[Paleopsych] demons

Steve Hovland shovland at mindspring.com
Mon Nov 1 01:12:41 UTC 2004

I suspect that both sides are guilty of projection.
You cannot assert that Kerry lies without recognizing
that Bush does too.  Assuming that both candidates
embody the true state of the electorate to some degree,
it doesn't say much for us when the truth becomes 
a liability.

Bush clearly demonstrated black and white thinking
when he said that on the matter of Iraq other countries
were either with us or they were the enemy.  His
father demonstrated much more sophistication in
building his coalition for the first war.  

Bush's advisors also do the same thing when they say we
had no choice other than invading Iraq or letting Saddam
run amuck.  Saddam was in fact imprisoned in Baghdad,
with 2/3 of Iraq's territory a no-fly zone and the most of
the remainder under the control of an army he feared.
There were many options that were not exercised.

You also see this on the conservative talk shows.  If
someone from the left suggests that the benefit of
getting rid of Saddam depends upon how much it costs,
the conservative will assert that the cost doesn't matter, 
only the principle.

Steve Hovland

-----Original Message-----
From:	Lynn D. Johnson, Ph.D. [SMTP:ljohnson at solution-consulting.com]
Sent:	Sunday, October 31, 2004 2:38 PM
To:	The new improved paleopsych list
Subject:	Re: [Paleopsych] demons

These comments betray a misunderstanding of the subjects.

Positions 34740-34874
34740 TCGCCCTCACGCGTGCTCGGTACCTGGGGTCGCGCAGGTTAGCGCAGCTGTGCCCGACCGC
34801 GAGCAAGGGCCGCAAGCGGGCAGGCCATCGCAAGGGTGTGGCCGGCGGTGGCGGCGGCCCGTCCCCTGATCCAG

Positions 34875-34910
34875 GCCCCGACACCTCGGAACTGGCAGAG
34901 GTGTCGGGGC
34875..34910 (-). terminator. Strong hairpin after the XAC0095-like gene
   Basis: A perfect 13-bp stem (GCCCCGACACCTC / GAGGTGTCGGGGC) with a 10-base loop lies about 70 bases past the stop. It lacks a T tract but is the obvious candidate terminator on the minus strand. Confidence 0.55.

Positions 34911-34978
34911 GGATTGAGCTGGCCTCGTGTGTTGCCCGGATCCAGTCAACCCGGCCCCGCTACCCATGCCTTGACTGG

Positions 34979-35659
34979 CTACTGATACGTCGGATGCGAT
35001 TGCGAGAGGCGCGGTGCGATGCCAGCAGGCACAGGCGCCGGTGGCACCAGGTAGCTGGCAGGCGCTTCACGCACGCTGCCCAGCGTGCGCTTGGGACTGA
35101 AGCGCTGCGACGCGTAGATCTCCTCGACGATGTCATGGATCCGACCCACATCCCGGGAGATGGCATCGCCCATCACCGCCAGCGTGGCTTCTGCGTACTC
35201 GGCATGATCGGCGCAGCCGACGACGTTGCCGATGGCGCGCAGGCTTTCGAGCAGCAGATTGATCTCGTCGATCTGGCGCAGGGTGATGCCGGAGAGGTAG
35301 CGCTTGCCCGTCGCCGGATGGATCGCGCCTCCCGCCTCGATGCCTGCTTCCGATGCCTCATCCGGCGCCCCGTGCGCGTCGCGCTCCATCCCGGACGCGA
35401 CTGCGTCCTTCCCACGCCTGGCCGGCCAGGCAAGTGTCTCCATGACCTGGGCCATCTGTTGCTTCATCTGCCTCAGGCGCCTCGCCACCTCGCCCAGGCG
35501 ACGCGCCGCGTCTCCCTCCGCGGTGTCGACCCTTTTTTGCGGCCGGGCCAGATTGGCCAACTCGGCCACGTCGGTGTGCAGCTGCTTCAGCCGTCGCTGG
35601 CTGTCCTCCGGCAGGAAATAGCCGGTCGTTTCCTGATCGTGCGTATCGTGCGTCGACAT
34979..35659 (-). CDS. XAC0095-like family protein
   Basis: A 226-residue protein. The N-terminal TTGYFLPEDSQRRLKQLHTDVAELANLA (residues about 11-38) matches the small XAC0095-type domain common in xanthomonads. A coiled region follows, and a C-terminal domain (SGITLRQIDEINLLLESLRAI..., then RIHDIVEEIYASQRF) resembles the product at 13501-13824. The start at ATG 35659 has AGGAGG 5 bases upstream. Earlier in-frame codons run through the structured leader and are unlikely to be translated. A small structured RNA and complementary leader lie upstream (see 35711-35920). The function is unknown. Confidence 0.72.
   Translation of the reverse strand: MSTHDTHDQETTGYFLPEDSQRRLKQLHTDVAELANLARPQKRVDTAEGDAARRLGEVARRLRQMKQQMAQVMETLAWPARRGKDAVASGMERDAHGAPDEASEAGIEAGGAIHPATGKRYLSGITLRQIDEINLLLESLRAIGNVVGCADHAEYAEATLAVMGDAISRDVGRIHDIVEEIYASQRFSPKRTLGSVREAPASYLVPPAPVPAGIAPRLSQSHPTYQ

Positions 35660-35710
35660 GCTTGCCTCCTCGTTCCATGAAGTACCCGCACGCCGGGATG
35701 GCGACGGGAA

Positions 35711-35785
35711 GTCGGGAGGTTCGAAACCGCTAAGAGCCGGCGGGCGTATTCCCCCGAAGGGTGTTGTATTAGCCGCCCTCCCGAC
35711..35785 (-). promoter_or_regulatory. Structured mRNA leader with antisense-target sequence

Fundamentalists - what ever that means - appear to be the demonic side 
of liberals. Onto them - and onto 'conservatives' - are projected 
unacceptable aspects of the self. So liberals accuse conservatives of 
all their own sins, and the conservatives become the scapegoats, onto 
which the community sins are placed. (E. g., Kerry, a profligate liar, 
accuses Bush of lying.)

In his book, _Radical Son_, David Horowitz recounts being amazed at the 
acceptance that conservatives had for his own failings (the failed 
marriages, for example), whereas his former radical colleagues showed 
all the hate and rejection that Horowitz had always projected onto the 
Right. He says he realized that the rules that conservatives propose are 
not there so that no one will break them. They are there because they 
_will_ be broken, but having the rules reduces the likelihood that 
people will break them, and, says Horowitz, because life works better 
when you obey them.

I found that Radical Son explained the paradox I had often puzzled at. 
My conservative friends are the most accepting/tolerant of contrasting 
opinions, whereas my liberal friends are the most rigid and rejecting of 
opinions that contrast their own. What is it about the Left that makes 
them so hateful? 
Lynn Johnson

Steve Hovland wrote:

>Sounds like conservatives :-)
>Steve Hovland
>-----Original Message-----
>From:	Michael Christopher [SMTP:anonymous_animus at yahoo.com]
>Sent:	Sunday, October 31, 2004 11:11 AM
>To:	paleopsych at paleopsych.org
>Subject:	[Paleopsych] demons
>>>Borderline personality disorder is a disorder 
>characterized by an overuse of a defense mechanism
>called 'splitting.' In splitting, a person is unable
>to hold or reconcile two opposing ideas in their mind
>at the same time, so they use black-and-white thinking
>to protect themselves from contradictory
>feelings, gray areas and ambiguities.<<
>--Sounds like fundamentalism. Are demons split-off
>aspects of the self that the self cannot integrate and
>cannot ignore?
>Do you Yahoo!?
>Yahoo! Mail Address AutoComplete - You start. We finish.
>paleopsych mailing list
>paleopsych at paleopsych.org
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>paleopsych at paleopsych.org
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